Texts are often changed, either replaced by new ones or by previously used titles. No matter what the changes are, there are certain common themes that occur in the texts. The common themes are:
resilience, prejudice and discrimination, racism, relationships, conflict, love and courtship, friendship, family and community, and identity. The less common themes are expectations and loss, fear, and idealism versus realism.
Themes are avenues for the imparting of values and desirable character traits. Themes help draw focus to the contradictions, the different layers in human relationships, encourage us to think deeply and explore key issues, evoking new insights. Sometimes themes draw our attention to what is troubling about our humanity and the challenges that confront societies. Themes mirror our hopes and fears, our joy and pain, our triumphs and defeats.
Sometimes certain themes are adapted, modified according to the emotional and cognitive abilities of children. In some schools, certain issues are sidestepped because the educators are convinced that certain political, social contexts are not appropriate for students. This is because a text can be studied at different levels. At higher level, a text like Twelfth Night take on a different dimension from the lower levels.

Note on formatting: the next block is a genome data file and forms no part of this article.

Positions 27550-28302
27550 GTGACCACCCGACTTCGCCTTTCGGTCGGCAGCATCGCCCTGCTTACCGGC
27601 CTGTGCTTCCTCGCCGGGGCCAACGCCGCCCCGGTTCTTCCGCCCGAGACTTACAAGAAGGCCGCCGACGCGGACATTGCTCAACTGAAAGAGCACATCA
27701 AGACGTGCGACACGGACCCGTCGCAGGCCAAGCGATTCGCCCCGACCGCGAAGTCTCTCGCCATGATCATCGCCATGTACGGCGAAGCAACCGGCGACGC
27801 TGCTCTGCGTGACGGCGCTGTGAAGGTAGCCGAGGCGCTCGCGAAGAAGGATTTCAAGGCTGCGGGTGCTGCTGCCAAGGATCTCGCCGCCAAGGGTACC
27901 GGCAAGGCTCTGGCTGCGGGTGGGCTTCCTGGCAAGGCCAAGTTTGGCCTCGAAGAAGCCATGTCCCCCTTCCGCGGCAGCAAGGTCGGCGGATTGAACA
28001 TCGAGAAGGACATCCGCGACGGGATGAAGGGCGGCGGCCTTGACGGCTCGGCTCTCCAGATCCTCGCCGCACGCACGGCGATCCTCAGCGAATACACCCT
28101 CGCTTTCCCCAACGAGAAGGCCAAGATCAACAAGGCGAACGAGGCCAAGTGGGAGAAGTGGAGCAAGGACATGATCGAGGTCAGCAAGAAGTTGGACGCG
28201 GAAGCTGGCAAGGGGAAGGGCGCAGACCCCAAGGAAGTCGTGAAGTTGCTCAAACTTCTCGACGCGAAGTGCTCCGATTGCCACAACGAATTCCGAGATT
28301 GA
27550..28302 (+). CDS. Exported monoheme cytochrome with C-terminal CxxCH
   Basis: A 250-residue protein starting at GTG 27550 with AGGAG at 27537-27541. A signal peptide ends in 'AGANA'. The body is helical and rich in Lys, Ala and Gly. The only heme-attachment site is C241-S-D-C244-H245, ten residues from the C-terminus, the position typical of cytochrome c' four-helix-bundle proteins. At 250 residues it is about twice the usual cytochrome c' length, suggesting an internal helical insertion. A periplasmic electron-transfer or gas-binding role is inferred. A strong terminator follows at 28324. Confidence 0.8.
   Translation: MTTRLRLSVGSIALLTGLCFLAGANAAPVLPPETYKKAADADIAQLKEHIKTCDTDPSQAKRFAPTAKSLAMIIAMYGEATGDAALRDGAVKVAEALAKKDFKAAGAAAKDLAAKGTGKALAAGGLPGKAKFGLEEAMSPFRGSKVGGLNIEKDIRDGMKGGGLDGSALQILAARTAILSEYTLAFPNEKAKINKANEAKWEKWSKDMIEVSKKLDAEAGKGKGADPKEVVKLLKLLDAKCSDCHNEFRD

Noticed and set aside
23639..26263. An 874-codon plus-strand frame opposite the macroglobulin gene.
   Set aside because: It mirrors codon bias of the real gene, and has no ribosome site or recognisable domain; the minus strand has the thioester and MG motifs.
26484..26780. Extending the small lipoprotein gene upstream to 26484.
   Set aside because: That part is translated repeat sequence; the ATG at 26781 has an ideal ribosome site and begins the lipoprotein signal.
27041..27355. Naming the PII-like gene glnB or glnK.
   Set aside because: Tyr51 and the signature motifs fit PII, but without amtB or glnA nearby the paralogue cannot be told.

An experienced tutor must be able to pitch at the level that the school is adopting so as to guide the student effectively. It is therefore pertinent that the tutor knows the focus of the school regarding the texts.